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There’s no denying the fact that brandy’s appeal has waned significantly over the years – or that this is a tragedy since the best South African brandy routinely outperforms Cognac at international competitions. Fiona McDonald looks at the history and what the average consumer might not know about brandy.

The early Dutch settlers are the ones to thank. It’s been well documented that the first distillation was done by a lowly cook on the sailing vessel De Pijl in 1672, less than 20 years after the Dutch established their toehold below Table Mountain on the mighty African continent.

This “gebrande wijn” grew to become the most popular spirit in the country, with 53.3 million litres of brandy sold in the boom times of the 1990s, far outstripping sales of white spirits and other brown spirits … combined!

Annual local sales of brandy in 2019 however, were less than half that at 24 million litres. Gin and whisky have picked up market share – and show no signs of declining. South Africa’s enduring love affair with Cognac, the French brandy equivalent, also remains strong but the import figures reflect that just 1.7 million litres were consumed in the same period.

Writing in The Spirits Business.com last year Tom Bruce-Gardyne stated that around 2014 brandy’s fortunes began declining as the emerging black middle class were wooed by the charms of Scottish whisky. One of the reasons for this was that import duties on Scotch whisky were stopped as part of an EU trade deal in 2012, making the product more affordable to South Africans.

Bruce-Gardyne made the point that in the past five years the explosion in popularity of gin has squeezed the margin even more. And the gin craze shows little sign of abating any time soon.

Part of the problem is the association of prestige and perception – particularly when it comes to Cognac – and more than a little bit of a hangover of South Africa’s political and historical past. 

Going back to basics, what is South African brandy, how is it made and what are the categories?

At its essence brandy is wine – that’s been put through a double distillation and maturation process. So wine – most frequently made from colombar and chenin blanc – is heated in a still and then condensed to increase the alcohol percentage. This process happens twice, after which the new brandy spirit is then aged in oak barrels for varying amounts of time.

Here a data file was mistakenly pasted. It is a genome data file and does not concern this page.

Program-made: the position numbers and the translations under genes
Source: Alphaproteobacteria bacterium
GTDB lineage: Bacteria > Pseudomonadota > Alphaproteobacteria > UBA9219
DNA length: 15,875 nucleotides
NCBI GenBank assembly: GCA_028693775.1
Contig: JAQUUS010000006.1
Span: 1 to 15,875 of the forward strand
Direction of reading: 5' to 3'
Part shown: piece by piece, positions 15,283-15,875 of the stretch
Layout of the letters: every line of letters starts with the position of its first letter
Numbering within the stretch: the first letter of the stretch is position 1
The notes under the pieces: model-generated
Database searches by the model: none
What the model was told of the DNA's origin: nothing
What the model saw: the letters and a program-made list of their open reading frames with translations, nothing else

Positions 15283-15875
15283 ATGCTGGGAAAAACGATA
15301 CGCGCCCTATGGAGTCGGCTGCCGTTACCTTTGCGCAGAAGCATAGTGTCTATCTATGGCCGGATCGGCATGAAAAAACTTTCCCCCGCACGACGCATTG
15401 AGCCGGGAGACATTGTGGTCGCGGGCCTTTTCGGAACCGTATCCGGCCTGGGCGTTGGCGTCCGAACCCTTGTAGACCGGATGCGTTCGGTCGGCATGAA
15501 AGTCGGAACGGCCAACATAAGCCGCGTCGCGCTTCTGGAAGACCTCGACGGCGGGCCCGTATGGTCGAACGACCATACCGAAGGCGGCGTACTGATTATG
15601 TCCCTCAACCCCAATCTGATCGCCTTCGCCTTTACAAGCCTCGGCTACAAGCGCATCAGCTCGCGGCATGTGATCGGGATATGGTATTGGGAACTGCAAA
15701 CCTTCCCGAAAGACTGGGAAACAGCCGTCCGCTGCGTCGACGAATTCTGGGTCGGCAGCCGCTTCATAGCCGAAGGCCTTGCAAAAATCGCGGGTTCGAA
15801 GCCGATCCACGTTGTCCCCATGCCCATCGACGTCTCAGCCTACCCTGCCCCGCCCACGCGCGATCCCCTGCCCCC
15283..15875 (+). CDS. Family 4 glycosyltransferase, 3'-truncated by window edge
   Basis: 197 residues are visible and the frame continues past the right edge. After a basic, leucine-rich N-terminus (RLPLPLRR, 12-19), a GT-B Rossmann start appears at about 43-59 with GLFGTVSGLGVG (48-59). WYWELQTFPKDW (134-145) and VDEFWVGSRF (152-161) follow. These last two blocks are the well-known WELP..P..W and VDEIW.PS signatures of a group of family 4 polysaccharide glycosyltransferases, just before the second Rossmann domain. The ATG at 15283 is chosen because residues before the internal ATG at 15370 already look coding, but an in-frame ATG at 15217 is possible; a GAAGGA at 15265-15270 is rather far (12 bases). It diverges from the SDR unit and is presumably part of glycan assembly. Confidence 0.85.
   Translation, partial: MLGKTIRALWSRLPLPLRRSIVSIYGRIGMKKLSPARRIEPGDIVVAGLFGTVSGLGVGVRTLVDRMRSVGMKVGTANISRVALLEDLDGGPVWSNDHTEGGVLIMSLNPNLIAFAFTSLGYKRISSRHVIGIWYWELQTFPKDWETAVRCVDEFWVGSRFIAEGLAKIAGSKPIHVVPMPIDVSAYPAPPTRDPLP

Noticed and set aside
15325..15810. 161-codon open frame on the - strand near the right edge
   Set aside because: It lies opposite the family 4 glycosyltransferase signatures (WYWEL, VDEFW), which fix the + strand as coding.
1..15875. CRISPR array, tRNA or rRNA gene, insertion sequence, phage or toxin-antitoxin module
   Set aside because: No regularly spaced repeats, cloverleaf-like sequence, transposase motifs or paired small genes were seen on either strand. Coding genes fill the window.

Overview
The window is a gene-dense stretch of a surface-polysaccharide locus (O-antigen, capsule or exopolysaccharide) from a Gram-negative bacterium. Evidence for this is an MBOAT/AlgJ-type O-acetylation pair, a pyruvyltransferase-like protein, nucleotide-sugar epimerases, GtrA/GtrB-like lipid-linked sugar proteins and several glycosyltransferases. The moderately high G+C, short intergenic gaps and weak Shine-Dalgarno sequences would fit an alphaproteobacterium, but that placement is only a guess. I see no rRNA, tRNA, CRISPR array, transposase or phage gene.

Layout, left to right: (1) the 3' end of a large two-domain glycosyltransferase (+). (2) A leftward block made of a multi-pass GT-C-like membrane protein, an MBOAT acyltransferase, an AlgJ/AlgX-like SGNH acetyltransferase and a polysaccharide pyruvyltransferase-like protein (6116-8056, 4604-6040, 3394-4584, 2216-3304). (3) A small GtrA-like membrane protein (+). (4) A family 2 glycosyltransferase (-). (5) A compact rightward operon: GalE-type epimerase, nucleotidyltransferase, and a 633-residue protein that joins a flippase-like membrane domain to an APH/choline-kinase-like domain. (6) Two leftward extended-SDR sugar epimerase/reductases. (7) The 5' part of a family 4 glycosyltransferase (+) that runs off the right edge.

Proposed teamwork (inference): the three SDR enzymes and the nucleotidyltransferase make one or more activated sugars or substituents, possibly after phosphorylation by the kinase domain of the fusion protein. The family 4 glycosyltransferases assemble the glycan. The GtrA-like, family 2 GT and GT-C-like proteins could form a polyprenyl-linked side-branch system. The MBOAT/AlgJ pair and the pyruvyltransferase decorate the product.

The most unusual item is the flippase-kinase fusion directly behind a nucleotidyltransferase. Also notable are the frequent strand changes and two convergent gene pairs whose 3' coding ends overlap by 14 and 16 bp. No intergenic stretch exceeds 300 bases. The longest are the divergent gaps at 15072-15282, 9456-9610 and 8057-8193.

Simply put, there are three categories to brandy: blended brandy, vintage brandy and potstill brandy.

Blended brandy is what the name implies: a blend of potstilled brandy (minimum 30%) and unmatured or new wine spirit. And that 30% of potstilled brandy must have had at least three years of maturation in oak barrel. Alcohol by volume is also required by law to be a minimum of 43%.

Vintage brandy is a combination of potstill brandy (between 30% up to a maximum of 80%) with the rest made up of matured wine spirit. The minimum period the spirit can be matured for vintage brandy is eight years while the alcohol by volume requirement is 38%. By way of example, KWV 10 year old or Van Ryn’s 12 year old brandy will have been matured for a minimum of either 10 or 12 years.

Potstill, as the name implies, is 100% potstill and will have been matured in barrel for a minimum of three years. Like vintage brandy, the alcohol level is 38%. In comparison, Cognac’s minimum ageing period is just two years.

Contrast that, for example, with Tokara’s XO potstill brandy, one of only 12 brandies to be awarded 5 Stars in the 2022 Platter Guide. Made from 100% chenin blanc, the potstilled brandy was matured in special Limousin oak casks for up to 17 years! It also boasts a Brandy Masters gold medal as well as a Gilbert & Gaillard double gold medal. How’s this for a tasting note: “Unctuous and complex with great depth of character, the palate delivers rich flavours of caramel, dried apricots and cocoa butter with a spicy finish and fine length.”

Quoted in the Spirits Business.com article is Distell’s marketing head for brandy and liqueurs, Mncedisi Jekwa who appears optimistic about the category’s future, precisely because of the growth of gin. “Ten years ago, if you told me that gin would be the fastest‐growing category in South Africa, I’d have said ‘no way’,” Jekwa stated. “It had a dated perception, with similar challenges that brandy is dealing with now.

“I really believe that brandy will have a resurgence because of its authenticity of being proudly South African and because of its high‐quality, award‐winning products. But I believe it’s going to take new thinking and innovation in the future to change and modernise brandy.”

The current fastest growing segment of the alcoholic drinks market is – ironically – the no- and low-alcohol segment! An example of the new thinking Jekwa referenced is the release last year of Viceroy Smooth Gold, a brandy with an alcohol content of just 23%.

This sort of innovation, allied to the increasing use of brandy in exciting cocktails by local mixologists and a growing appreciation of just how good the top quality echelon of South African brandy is, could see the spirits fortunes improve.